Consider a two-port reciprocal network : $$ \ Y= \left[ {\begin{array}{cc} 0 & -1/2 \\ -1/2 & 0 \\ \end{array} } \right] \ $$
then how can we proof that it is a passive network or circuit?

I have no idea how to prove it ....any hints or suggestions please...?

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    \$\begingroup\$ Hi, welcome to eesx. To me your question is not clear, namely I do not understand what \$M\$ represents. Two-port networks are usually represented with Z, Y, H, G, ABCD, S, T... Parameters, but I don't know about M parameters. \$\endgroup\$ Commented Feb 18, 2018 at 9:32
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    \$\begingroup\$ Convert it to a circuit. \$\endgroup\$
    – Andy aka
    Commented Feb 18, 2018 at 10:43

2 Answers 2


Prove that the circuit only dissipates energy, never creates it. (=the total input power via the ports to the circuit must be greater or equal to zero), no matter what thevenin sources are connected to it.

  • \$\begingroup\$ Since the network is represented with the impedance matrix, it's better to use Norton, current sources, rather than Thévenin's. \$\endgroup\$ Commented Feb 18, 2018 at 10:54
  • \$\begingroup\$ @MassimoOrtolano the question has evolved. Maybe this comment needs something. \$\endgroup\$
    – user136077
    Commented Feb 18, 2018 at 21:34
  • \$\begingroup\$ You're right, when I commented the matrix was the impedance one. If we wait enough, the OP will end up with the scattering matrix... \$\endgroup\$ Commented Feb 18, 2018 at 21:36
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    \$\begingroup\$ @MassimoOrtolano A couple of times I have included a copy of the question to the answer "As a protection against edits which can render the answers nonsense" \$\endgroup\$
    – user136077
    Commented Feb 18, 2018 at 21:41

Remark: When I first wrote this answer, the matrix in the question was the impedance matrix, whereas in the edited question it's the admittance one. The passivity conditions reported below carry over to the admittance matrix (\$\boldsymbol{Y}(s)+\boldsymbol{Y^*}(s)\$ should be non-negative definite etc.).

First, a remark on the title, "Only Reciprocal Circuit are passive circuit": this implication is wrong, and, actually, there are non-reciprocal circuits that are passive too (e.g. a Hall device).

In general, it can be proved that an electrical network represented by an impedance matrix \$\boldsymbol{Z}(s)\$ is passive if and only if (for a review, see e.g. P. Triverio et al., "Stability, Causality, and Passivity in Electrical Interconnect Models"):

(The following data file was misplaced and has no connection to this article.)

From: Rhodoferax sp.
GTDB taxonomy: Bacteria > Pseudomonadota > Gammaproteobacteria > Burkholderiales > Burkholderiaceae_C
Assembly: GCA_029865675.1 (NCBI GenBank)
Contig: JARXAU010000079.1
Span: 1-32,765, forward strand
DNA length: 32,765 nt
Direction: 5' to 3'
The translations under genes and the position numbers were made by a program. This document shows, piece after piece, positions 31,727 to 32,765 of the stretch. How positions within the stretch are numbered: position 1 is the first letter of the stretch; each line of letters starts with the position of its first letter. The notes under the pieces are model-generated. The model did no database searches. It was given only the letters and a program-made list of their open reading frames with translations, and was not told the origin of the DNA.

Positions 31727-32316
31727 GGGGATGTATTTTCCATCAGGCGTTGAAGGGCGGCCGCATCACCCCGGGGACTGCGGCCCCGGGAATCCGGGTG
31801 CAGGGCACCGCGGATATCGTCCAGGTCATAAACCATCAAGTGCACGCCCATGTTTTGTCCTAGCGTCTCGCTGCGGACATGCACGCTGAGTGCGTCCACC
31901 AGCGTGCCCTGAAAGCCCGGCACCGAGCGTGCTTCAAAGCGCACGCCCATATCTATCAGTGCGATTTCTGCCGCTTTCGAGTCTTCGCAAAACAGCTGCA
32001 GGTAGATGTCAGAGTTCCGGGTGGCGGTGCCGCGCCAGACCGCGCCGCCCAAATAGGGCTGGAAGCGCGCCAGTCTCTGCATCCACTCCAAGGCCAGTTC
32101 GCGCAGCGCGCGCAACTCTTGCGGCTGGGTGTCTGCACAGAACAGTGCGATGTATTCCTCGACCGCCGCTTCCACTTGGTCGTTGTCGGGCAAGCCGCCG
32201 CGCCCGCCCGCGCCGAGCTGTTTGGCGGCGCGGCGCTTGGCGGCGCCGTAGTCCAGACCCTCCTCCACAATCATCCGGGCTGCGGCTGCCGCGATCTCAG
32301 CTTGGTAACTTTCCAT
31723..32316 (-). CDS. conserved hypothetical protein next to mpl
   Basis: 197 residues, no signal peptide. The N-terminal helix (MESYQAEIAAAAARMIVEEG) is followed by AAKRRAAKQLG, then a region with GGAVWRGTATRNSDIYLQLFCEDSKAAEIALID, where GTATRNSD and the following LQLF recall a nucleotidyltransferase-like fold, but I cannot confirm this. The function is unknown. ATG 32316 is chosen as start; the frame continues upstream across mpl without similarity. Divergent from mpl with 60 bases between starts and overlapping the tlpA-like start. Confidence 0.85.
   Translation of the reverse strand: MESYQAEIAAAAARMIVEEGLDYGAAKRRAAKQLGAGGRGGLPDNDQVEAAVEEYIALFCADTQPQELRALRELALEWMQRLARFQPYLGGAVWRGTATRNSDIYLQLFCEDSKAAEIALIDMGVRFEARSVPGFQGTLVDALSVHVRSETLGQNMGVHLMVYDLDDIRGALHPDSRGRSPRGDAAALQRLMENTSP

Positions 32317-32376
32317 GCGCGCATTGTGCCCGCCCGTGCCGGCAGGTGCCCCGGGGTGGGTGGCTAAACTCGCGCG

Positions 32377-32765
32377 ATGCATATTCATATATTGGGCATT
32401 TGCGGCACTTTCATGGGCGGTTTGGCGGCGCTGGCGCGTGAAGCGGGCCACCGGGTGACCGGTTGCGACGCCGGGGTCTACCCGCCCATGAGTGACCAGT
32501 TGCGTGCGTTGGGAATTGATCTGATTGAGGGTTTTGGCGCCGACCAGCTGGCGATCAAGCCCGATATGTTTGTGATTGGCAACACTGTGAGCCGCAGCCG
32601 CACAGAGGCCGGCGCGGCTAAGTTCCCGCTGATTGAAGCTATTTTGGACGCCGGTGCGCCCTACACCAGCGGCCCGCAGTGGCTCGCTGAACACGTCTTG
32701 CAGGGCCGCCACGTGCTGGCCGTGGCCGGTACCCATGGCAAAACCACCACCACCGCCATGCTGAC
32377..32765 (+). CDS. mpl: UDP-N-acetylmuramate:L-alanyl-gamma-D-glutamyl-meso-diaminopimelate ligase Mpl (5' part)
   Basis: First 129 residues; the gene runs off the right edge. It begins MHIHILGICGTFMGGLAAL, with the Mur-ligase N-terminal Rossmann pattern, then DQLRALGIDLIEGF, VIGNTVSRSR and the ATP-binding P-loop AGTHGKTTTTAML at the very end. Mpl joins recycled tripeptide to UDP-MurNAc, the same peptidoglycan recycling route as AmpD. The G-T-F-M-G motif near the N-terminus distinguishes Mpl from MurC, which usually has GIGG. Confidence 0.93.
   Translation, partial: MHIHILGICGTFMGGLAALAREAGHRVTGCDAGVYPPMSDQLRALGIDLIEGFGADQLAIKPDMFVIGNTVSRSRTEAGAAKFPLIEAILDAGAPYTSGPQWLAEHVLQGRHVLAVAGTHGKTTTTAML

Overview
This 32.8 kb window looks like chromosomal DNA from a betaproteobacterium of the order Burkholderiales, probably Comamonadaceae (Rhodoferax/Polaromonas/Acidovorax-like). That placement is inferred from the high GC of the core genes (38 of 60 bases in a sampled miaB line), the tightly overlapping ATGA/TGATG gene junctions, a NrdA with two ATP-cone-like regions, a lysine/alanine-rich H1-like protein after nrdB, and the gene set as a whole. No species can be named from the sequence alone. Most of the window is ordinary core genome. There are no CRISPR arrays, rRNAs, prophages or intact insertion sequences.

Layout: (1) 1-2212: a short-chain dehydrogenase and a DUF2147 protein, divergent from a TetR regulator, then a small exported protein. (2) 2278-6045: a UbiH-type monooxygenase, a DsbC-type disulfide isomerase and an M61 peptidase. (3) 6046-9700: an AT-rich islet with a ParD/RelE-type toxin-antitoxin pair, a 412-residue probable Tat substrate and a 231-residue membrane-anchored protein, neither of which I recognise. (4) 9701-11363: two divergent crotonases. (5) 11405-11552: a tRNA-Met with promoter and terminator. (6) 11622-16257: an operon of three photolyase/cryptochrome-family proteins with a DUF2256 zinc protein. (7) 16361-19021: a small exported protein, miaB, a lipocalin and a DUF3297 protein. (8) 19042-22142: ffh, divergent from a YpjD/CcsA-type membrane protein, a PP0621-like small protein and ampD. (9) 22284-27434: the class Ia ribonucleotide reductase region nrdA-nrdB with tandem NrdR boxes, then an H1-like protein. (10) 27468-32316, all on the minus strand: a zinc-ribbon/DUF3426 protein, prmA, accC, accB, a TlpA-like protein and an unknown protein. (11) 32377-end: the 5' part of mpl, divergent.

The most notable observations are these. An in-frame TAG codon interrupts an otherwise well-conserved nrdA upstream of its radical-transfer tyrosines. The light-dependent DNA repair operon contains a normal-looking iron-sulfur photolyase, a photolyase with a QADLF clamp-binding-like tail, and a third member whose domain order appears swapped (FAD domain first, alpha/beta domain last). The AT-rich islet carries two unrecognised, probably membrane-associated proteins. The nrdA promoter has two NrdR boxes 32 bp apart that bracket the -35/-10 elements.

1. each element of \$\boldsymbol{Z}(s)\$ is defined and analytic in \$\operatorname{Re} s > 0\$ (this is indeed verified for your matrix);
  2. \$\boldsymbol{Z}(s)+\boldsymbol{Z^*}(s)\$, where \$\boldsymbol{Z^*}(s)\$ is the Hermitian conjugate of \$\boldsymbol{Z}(s)\$, is a non-negative definite (or, synonymously, positive semidefinite) matrix for all \$s\$ such that \$\operatorname{Re} s > 0\$ (this is easy to check for your matrix, since it's a constant matrix);
  3. \$\boldsymbol{Z}(s^*)=\boldsymbol{Z^*}(s)\$ (this is indeed verified for your matrix).

The second condition is related to the fact that in the complex exponential regime the average power entering the network is given by (I'm not giving a complete proof, just a few hints to get the idea: the complete proof is much more involved)

$$P = \operatorname{Re} \boldsymbol{V}^*\boldsymbol{I} = \frac{1}{2}(\boldsymbol{V}^*\boldsymbol{I}+\boldsymbol{I}^*\boldsymbol{V})$$

where \$\boldsymbol{V}\$ and \$\boldsymbol{I}\$ are respectively the vectors of the port voltages and of the port currents. Given that \$\boldsymbol{V} = \boldsymbol{Z}\boldsymbol{I}\$, the above equation yields

$$P = \frac{1}{2}\boldsymbol{I}^*(\boldsymbol{Z^*}+\boldsymbol{Z})\boldsymbol{I}.$$

Since for a passive device the average power entering the network should be positive for all admissible voltages and currents, the above equation implies that \$\boldsymbol{Z}(s)+\boldsymbol{Z^*}(s)\$ should be non-negative definite.

For your case,

$$\boldsymbol{Z}+\boldsymbol{Z^*} = \pmatrix{0 & -1 \\ -1 & 0}$$

What are its eigenvalues? Is this matrix positive definite?

  • \$\begingroup\$ First of all I apologize for the inconvenience ; secondly its Eigen Values will be \$-1\$ and \$1\$ ,so the matrix is non-positive definite, hence it is an active network ; thirdly i want to know whether a \$2 \times 2\$ Matrix is positive-definite if its Eigen values are \$0\$ and \$1\$ ? \$\endgroup\$
    – Suresh
    Commented Feb 21, 2018 at 6:05
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    \$\begingroup\$ @user9198116 Exactly, it's an active network. If, instead, the eigenvalues (don't capitalize "eigen": it's not a name and it means "auto") were 0 and 1, the matrix would be non-negative definite (or, positive semidefinite) and, yes, it would be a passive network. \$\endgroup\$ Commented Feb 21, 2018 at 7:57
  • \$\begingroup\$ lastly if the eigenvalues are \$0 \$ and \$0 \$ of a \$2 \times 2\$ matrix ,then whether it will be a passive network? \$\endgroup\$
    – Suresh
    Commented Feb 21, 2018 at 13:13

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